It has been a month since my last blog. Things have been turning a corner with a lot happening. It has made it very hard for me to focus my thoughts on a blog post. So here I am now, trying to formulate my thoughts in to something that I can write about.
I have been directing/performing in a rather intensely funny piece of dinner theatre. The intention had been for me to only direct, and in the realm of theatre, initial intentions are often dismissed as circumstances change. (More details here “A Finger in the Dyke”)
Then I am offered an incredible opportunity. A career change that would see me moving away from the job that simply pays my bills to the job that is likely to reward my heart (as well as pay the bills.) It is a frightening thing to consider leaving a long-term, steady, and secure job, for one which pays based on performance. Some people can do brilliantly in these sorts of jobs. The challenge charges them with zeal. For me, these sales type roles have always filled me with dread, but then I was looking at sales roles in areas where I really didn’t have much of an interest. I had never before contemplated Selling Entertainment.
And that is the thing isn’t it? Doing what you love vs doing whatever because it pays. One is work, the other is … something else.
Work is something which acts on you, not for you or with you, and it often seems to be working against you. When I started around 2003, I had strong motivations for the job. After a while, I was able to find some measure of joy in the role, and for a while, there was no work, only progress. Then, after a while, two things evolved;
- the job was changing, moving away from the creative problem solving to a more maintenance and technical role;
- my external passions, that I had been enjoying as a hobby, had started to take a new and interesting direction.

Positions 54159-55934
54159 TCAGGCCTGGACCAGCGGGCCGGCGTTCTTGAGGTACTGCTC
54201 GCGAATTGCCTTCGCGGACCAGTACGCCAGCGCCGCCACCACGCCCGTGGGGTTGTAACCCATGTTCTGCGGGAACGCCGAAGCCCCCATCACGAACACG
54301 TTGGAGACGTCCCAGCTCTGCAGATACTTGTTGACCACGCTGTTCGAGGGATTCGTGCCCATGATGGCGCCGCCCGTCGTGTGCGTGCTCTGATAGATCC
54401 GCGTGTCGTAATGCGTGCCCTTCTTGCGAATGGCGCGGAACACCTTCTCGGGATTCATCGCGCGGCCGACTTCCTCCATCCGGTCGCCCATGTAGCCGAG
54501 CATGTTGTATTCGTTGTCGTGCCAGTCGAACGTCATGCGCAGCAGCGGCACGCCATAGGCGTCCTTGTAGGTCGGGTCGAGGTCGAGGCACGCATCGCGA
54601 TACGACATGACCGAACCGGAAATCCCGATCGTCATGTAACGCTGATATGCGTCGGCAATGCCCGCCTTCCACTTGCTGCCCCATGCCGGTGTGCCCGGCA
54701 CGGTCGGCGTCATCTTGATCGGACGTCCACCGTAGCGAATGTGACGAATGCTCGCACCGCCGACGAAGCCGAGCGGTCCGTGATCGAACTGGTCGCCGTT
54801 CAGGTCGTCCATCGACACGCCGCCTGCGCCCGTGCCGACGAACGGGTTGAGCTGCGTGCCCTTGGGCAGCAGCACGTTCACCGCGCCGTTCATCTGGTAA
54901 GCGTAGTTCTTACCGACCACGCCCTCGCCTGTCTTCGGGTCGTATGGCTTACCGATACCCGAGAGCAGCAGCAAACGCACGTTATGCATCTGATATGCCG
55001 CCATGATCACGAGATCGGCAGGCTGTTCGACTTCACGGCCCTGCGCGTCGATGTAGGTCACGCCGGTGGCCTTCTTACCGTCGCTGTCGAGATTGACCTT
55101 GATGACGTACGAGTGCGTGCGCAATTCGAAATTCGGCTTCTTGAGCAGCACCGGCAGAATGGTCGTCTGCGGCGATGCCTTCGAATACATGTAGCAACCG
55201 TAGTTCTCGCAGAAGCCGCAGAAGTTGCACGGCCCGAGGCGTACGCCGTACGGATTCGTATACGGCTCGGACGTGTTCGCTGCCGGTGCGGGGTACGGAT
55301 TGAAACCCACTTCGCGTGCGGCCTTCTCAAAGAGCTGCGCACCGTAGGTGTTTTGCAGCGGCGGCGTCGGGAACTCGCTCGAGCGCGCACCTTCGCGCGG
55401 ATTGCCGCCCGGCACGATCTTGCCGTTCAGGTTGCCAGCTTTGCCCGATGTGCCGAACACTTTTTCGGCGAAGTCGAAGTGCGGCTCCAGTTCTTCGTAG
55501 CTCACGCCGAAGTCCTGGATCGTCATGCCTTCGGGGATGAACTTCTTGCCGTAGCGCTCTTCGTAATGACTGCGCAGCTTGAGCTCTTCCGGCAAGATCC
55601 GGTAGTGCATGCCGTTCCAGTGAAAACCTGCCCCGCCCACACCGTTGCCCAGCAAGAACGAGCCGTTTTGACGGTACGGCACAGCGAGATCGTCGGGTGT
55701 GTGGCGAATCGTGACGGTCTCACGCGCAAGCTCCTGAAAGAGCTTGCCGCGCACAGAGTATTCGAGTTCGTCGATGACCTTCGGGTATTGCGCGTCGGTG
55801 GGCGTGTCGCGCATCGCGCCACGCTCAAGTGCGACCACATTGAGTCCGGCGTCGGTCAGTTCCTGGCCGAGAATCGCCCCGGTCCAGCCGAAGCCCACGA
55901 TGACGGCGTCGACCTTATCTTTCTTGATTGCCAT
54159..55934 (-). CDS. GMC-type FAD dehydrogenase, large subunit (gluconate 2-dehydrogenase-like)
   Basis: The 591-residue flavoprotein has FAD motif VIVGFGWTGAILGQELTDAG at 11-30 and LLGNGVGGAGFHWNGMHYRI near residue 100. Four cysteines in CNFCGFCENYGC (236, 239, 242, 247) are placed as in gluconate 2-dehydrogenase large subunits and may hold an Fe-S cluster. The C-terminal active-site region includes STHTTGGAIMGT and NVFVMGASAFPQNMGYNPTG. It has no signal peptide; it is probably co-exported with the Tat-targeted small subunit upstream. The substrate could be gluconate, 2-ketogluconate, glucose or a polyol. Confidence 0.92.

My ability to focus on my job had been compromised. As a result, it became an effort to make myself do what was expected. The goals of the job were different to my desires. Truth be told, they had always been different, and now the gap between was a chasm. The job had become work because its needs, the needs of the job, were driving me, not me driving the job. The things that drive me from within, my dreams and passions, were not conducive to the job.
This is the reality that people are faced with everyday. This is conflict, or drama, at a very personal level. Movies like Falling Down experiment with this concept, making us wonder, what would it take for me to crack? We are a society of people doing work because… It is something we can all relate to, which is why it is a common theme in plays and films. Someone stuck in a dead-end job, punching cards, dreaming of a different life… And then the dream happens, for good or bad.
So while I am nervously excited about my new options and direction, I can also appreciate the drama that built up to it, and carries it.